Lens review

Sigma A 24 mm f/1.4 DG HSM

8 March 2015
Arkadiusz Olech

4. Image resolution

The resolution (meaning the MTF50 function) test of the Sigma A 24 mm f/1.4 DG HSM was based on RAW files from the Canon EOS 5D Mark III. In the case of that reflex camera the decency level we situate near 30-32 lpmm and the best fixed-focus lenses can reach 44-47 lpmm.

Now let’s check how the tested instrument compares here. The performance in the frame centre, on the edge of the APS-C sensor and full frame, depending on the aperture value, is presented in a picture below.

Sigma A 24 mm f/1.4 DG HSM - Image resolution

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It would be difficult to call the results of the Sigma in the frame centre other than excellent. Already at the maximum relative aperture the MTFs reach 35 lpmm so the images are of good quality. Somewhere near f/2.2 the lens exceeds a high level of 40 lpmm and by f/5.6-8.0 it reaches the peak of its possibilities - almost 45 lpmm. Such a performance is really beyond reproach and the lens should be praised a lot in this category.

The way the tested lens fares on the edge of the APS-C sensor is also beyond reproach. It is true that the MTFs at the maximum relative aperture are a bit below the decency level but the values remain really close to it. By f/2.0 and f/2.8 the images are already decent and from f/4.0 their quality is good.

The edge of full frame was the most bothersome for the Sigma. Its achievements by f/1.4 and f/2.0 are noticeably below the decency level; only on stopping down to f/2.8 you can enjoy an acceptable image quality.

In order to assess properly what kind of lens you deal with let’s do some comparisons. The graph below shows you the performance of the tested Sigma, the Sigma A 1.4/35 and the older Sigma EX 1.8/24 in the frame centre. The last one was tested on the Canon 20D which provides MTFs lower by 1-2 lpmm than those from the EOS 5D MkIII so, in order to compare these three directly, we added 1.5 lpmm to the original results.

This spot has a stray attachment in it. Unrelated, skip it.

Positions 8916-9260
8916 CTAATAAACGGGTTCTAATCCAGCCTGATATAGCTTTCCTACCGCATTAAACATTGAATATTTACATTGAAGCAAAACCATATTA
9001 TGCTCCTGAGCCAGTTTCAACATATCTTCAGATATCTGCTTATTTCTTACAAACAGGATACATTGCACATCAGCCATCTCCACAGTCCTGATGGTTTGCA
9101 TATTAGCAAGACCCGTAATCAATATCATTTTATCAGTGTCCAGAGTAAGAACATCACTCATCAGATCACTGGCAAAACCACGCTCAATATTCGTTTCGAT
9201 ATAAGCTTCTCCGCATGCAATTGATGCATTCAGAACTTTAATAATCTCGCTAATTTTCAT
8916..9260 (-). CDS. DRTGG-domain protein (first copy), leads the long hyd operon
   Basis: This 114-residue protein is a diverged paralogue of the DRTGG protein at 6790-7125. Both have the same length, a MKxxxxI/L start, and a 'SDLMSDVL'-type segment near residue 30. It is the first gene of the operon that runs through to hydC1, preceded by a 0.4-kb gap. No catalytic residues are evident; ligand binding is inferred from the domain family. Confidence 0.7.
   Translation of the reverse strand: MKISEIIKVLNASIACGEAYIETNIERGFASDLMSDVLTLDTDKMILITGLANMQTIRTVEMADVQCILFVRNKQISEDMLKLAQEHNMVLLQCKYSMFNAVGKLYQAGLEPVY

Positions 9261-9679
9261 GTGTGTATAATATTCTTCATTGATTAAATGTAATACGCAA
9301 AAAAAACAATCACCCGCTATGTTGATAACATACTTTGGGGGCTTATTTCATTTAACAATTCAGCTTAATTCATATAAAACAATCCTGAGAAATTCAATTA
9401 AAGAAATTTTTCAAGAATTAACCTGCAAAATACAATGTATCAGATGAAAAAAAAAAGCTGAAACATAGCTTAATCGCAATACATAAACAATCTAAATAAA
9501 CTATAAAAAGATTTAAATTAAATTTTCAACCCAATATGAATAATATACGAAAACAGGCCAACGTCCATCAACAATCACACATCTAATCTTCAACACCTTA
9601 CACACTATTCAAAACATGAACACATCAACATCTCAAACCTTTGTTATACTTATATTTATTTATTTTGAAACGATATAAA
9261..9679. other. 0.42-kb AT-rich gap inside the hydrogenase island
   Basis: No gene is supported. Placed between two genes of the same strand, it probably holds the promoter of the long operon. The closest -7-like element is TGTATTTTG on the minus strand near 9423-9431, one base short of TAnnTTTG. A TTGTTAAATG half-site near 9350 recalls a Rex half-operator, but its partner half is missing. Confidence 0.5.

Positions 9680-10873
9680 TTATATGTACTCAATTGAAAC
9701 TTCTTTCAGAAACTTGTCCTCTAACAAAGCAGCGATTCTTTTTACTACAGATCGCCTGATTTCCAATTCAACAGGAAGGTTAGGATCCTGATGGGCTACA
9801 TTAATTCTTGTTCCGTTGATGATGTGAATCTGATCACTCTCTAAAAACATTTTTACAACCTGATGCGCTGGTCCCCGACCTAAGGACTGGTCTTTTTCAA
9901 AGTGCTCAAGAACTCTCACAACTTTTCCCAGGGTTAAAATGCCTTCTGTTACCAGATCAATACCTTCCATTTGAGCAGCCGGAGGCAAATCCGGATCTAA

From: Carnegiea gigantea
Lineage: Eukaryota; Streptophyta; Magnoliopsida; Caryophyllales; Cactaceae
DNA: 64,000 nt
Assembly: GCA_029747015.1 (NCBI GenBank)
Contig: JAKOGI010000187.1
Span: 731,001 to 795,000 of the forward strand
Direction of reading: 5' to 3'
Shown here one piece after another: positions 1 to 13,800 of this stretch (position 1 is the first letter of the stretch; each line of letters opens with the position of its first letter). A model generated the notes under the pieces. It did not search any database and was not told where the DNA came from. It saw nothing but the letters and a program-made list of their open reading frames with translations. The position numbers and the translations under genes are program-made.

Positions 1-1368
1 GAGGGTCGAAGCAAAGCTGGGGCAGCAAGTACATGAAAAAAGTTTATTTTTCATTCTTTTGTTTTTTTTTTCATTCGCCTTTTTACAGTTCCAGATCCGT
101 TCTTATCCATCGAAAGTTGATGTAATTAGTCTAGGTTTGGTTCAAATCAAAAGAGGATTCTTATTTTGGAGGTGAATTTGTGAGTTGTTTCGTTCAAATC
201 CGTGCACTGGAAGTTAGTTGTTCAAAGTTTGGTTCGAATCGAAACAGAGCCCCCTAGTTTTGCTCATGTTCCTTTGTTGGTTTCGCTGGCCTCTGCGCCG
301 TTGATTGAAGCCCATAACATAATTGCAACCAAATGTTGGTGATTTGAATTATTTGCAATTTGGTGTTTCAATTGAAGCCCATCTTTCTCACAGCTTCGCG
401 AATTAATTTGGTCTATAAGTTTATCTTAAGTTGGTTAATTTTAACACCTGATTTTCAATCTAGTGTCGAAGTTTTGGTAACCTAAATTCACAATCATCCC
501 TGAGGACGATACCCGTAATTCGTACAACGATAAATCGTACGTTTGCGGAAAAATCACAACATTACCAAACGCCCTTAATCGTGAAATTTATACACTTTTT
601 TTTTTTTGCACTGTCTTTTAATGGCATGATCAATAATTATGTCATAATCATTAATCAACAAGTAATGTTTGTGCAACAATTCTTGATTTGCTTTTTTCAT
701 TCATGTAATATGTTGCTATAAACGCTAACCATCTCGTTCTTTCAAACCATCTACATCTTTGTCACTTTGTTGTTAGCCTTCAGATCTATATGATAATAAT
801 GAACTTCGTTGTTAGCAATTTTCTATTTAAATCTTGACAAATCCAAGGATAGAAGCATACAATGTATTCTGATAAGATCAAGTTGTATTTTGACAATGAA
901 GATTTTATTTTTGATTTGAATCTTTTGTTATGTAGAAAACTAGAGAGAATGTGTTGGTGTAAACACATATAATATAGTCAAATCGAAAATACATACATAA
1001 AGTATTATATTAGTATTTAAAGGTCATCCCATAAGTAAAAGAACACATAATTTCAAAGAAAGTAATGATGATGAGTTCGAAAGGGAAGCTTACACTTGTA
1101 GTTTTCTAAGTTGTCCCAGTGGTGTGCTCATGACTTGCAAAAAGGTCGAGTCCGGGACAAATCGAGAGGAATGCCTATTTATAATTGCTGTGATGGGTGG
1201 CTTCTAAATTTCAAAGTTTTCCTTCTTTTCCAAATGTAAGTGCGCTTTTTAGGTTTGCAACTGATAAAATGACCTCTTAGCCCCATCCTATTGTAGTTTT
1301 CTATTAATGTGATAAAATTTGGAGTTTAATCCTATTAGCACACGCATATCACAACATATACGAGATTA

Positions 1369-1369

Sigma A 24 mm f/1.4 DG HSM - Image resolution

It is obvious at once that the 1.4/24 model is far more difficult to produce than the 1.4/35. In a range from f/5.6 to f/16 both lenses are practically indistinguishable but in the f/1.4-4.0 range the lens with a longer focal length prevails decisively. For a change you can notice the progress Sigma has made during the last dozen years or so. The advantage of the new Sigma 1.4/24 over the older and slower one, easier to manufacture, is huge.

Let’s check now how the Sigma compares with the rivals produced by Canon and Samyang. All three lenses were tested either on the 5D MkIII or the 1DsMkIII so their results are directly comparable.

Sigma A 24 mm f/1.4 DG HSM - Image resolution

If you look closely at the results you see the Sigma is noticeably better than the Canon at the maximum relative aperture and just symbolically better by f/2.0. In the f/2.8-8.0 the Canon minimally prevails and by f/8.0 and f/11 the differences are negligible. The overall assessment of the Canon and the Sigma seems to be similar but, if I had to choose I would like the Sigma best. The advantage of the Canon on stopping down is very slight; it would be very difficult to spot it in real life photos. However the advantage of the Sigma by f/1.4 is noticeable both on the graph and in photos. Both lenses, described above, are noticeably better than the Samyang which only by f/5.6 can compete with them successfully; the Sigma is also better than the Nikkor AF-S 1.4/24G which performance was worse than that of the Canon 1.4/24 II.

At the end of this chapter, traditionally there are crops taken from photos of our test scene in the frame centre. It’s worth reminding here that these are JPEG files saved along RAW files we used for the analysis above.

Canon 5D MkIII, JPEG, f/1.4
Sigma A 24 mm f/1.4 DG HSM - Image resolution
Canon 5D MkIII, JPEG, f/4.0
Sigma A 24 mm f/1.4 DG HSM - Image resolution